01/25/2021 at 08:54 •
Near field probes detect time-variant electric and magnetic fields in the "near field" around an electrical device, ie the region within one wavelength where normal radiative effects have not yet been expressed. Energy can be strongly coupled into probe devices at this range with a high degree of spacial resolution which aids in pinpointing sources of electromagnetic emissions which can later lead to certification failure. Alex Whittimore hosted a great workshop on the process as part of the 2020 Remoticon.
The two types of probes implemented in this project are of the E and H field type. An E-field probe is simply a short stub of copper which capacitively couples to a trace or wire under test and an H-field probe is a loop which has a current induced within it by the magnetic fields surrounding the trace or wire under test. These probes are connected to a low-noise high-gain amplifier which in the case of the H-field probe converts the current into a voltage using the amplifier's input impedance. The amplified signals are then send to a spectrum analyzer, oscilloscope or other piece of test equipment.
The PCBs are designed to be fabricated on JLCPCB's 4-layer JLC7628 stackup. The top and bottom layers are continuous ground pours stitched together on the edges by a via fence. This shields the internal signal carrying trace from unwanted electrical noise. In the case of the E-field probe the shielding is pulled back near the tip where the E-field coupling takes place and in the case of the H-field probe there is a narrow slit made in the shield at the tip of the probe which permits external magnetic fields to induce a current in the loop formed by the signal trace but not in the shielding layers.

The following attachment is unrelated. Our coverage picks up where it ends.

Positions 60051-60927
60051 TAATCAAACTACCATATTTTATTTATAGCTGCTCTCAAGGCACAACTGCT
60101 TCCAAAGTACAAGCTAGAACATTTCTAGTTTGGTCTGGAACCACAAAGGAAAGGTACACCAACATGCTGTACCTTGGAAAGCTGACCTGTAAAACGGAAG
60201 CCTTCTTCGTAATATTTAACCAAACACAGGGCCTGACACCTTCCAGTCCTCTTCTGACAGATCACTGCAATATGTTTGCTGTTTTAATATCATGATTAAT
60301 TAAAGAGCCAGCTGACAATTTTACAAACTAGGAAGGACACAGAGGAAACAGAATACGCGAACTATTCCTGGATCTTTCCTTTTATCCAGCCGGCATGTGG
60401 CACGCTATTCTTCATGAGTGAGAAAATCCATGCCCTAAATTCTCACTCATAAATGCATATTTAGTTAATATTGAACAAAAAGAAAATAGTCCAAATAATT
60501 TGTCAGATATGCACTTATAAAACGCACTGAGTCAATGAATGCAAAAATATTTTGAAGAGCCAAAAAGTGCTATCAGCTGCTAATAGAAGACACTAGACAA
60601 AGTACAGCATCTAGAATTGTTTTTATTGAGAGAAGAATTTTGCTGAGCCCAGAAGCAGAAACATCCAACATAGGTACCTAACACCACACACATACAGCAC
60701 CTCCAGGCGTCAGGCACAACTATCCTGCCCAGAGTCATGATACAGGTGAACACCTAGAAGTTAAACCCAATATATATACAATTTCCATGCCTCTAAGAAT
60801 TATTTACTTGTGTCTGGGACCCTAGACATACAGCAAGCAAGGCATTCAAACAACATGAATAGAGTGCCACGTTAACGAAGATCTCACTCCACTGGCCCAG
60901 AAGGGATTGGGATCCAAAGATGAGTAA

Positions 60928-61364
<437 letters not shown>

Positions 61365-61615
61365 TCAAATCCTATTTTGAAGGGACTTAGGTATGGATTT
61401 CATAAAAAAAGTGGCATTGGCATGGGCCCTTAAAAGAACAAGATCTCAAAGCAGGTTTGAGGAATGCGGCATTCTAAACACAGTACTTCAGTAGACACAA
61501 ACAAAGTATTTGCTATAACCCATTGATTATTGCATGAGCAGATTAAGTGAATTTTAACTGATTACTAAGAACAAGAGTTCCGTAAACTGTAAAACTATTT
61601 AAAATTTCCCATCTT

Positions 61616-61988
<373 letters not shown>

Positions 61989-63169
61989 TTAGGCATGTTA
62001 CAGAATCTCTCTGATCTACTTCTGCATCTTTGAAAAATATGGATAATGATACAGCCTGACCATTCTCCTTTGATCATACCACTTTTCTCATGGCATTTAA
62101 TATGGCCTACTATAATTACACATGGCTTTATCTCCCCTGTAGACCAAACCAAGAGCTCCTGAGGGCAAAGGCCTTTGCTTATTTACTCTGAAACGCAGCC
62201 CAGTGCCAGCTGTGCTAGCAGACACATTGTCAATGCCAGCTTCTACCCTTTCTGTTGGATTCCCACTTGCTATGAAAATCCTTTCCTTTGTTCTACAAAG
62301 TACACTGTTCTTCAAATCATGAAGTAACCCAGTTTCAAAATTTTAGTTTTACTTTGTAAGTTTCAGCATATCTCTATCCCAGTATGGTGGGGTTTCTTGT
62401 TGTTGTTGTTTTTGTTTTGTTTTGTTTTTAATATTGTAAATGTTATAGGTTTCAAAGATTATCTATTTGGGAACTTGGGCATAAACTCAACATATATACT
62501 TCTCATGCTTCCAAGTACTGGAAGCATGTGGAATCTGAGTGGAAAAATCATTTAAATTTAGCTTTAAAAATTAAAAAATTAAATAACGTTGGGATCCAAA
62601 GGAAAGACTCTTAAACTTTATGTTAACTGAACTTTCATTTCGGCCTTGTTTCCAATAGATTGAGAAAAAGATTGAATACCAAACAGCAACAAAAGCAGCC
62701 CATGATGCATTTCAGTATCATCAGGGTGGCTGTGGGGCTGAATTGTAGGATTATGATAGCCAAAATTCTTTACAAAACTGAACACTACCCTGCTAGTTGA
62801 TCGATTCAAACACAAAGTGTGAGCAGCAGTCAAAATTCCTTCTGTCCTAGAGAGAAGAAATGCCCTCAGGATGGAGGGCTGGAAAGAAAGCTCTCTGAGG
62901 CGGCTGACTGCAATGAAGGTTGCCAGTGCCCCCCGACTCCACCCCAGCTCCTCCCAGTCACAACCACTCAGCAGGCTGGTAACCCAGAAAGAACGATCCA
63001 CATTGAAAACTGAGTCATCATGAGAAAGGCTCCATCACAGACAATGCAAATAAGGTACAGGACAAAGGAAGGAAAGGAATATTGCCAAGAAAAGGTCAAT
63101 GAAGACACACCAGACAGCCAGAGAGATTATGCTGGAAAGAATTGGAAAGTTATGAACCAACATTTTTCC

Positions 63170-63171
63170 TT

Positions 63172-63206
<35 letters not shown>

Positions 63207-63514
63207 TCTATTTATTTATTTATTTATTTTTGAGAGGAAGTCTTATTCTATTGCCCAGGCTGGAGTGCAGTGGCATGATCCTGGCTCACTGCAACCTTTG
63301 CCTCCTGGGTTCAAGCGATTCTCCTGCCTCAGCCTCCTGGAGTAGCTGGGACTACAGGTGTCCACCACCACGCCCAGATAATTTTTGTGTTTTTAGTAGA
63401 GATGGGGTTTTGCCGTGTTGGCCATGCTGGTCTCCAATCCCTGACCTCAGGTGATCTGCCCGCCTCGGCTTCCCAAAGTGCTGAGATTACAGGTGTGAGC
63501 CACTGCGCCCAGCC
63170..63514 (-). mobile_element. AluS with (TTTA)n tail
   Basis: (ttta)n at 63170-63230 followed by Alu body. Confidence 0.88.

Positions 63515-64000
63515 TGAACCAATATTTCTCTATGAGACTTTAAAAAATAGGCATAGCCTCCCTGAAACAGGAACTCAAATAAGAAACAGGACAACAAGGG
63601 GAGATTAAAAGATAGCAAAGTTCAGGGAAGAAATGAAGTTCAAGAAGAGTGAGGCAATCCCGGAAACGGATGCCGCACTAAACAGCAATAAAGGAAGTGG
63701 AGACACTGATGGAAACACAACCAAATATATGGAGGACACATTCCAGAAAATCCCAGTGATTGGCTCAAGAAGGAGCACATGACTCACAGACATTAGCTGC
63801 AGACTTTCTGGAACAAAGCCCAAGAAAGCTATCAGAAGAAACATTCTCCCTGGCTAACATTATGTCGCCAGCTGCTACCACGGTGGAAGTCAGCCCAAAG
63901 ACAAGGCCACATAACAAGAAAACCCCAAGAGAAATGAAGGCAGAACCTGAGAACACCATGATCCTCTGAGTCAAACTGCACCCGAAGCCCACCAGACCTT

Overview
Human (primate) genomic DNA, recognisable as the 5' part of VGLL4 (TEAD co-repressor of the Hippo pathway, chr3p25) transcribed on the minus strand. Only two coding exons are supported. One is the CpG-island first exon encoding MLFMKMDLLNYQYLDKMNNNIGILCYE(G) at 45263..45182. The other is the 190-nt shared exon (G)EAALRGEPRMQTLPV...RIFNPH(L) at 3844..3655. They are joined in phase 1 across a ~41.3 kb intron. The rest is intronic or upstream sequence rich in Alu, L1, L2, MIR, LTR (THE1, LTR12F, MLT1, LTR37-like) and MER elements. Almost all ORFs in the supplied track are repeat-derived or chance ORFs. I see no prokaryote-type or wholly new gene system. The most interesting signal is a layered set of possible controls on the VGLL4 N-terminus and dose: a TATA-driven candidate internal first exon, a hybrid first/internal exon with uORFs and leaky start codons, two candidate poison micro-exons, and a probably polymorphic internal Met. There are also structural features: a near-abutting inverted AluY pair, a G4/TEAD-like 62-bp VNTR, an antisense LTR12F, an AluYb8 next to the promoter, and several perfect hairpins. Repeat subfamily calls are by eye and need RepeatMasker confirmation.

In both probe types the signal is picked up by an internal trace on layer 2 which is modeled as a stripline, sized to have a characteristic impedance of 50 ohms. The H-field probe has one end of its pickup loop terminated into the ground shield by a via. The center of the pickup loop is cut out to minimize dielectric losses in the FR4 material.
In order to connect to the center pin of the SMA connector the signal trace must transition to the top layer through a via at the far end of the probe. Although the prepreg thickness between the top and second layer is only 0.2mm and the full length of the via (PCB thickness) is 1.52mm the transmission line properties of the via were modeled as a coaxial cable formed by the via itself, the FR4 substrate and a surrounding ring of vias connected to the ground shield layers. Via sizing and ring spacing was calculated to maintain a characteristic impedance of 50 ohms.
The transition of the signal trace to the top layer occurs at the edge of a ground plane pour on layer 2 which extends under the SMA connector and is heavily via stitched into the top and bottom layer ground shield pours. The segment of the signal trace between the via and SMA connector center pin pad is modeled as microstrip with a characteristic impedance of 50 ohms. The top layer ground shield pour is pulled back from the signal trace to minimize coplanar waveguide effects on the trace impedance.
The SMA connector is designed to have a characteristic impedance of 50 ohms and vias are used to stitch the connector ground pads into the shielding layers. A 50 ohm coaxial cable is used to connect both probe types to an inexpensive +30dB LNA which is designed for RTL-SDR applications. Depending on the exact measurement device used this amplifier may not be required. RTL-SDR units should be sensitive enough to detect signals without further amplification. The LNA is powered at 5V by the USB port on the front of my oscilloscope. Common mode currents in the coaxial cable are suppressed using a clamp-on ferrite bead.
The input and output impedance of the LNA is 50 ohms which requires feedthru termination of my oscilloscope input. This is accomplished using an inexpensive BNC terminator, but depending on the test equipment an internal 50 ohm terminator may be available.